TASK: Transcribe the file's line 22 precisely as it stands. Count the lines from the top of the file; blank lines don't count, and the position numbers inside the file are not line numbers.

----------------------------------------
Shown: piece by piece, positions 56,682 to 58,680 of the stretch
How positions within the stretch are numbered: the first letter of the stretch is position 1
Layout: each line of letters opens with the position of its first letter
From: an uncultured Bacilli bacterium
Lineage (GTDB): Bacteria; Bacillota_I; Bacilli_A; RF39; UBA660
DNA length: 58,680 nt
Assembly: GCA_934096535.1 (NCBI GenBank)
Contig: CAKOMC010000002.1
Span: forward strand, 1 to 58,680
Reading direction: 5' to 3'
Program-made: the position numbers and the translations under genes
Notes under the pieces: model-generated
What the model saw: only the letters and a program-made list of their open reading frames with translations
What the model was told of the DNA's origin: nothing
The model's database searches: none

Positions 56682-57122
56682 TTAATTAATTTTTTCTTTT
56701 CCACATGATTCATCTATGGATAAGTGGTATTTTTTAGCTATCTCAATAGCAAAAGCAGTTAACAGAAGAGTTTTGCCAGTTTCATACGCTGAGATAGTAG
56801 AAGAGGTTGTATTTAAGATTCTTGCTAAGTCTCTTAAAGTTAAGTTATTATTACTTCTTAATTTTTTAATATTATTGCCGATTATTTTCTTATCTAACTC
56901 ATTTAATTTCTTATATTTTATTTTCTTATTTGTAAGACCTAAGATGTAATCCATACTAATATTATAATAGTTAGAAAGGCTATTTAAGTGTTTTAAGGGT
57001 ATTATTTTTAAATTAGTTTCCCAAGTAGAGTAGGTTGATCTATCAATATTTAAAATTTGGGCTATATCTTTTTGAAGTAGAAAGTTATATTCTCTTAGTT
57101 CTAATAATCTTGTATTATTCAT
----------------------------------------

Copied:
57101 CTAATAATCTTGTATTATTCAT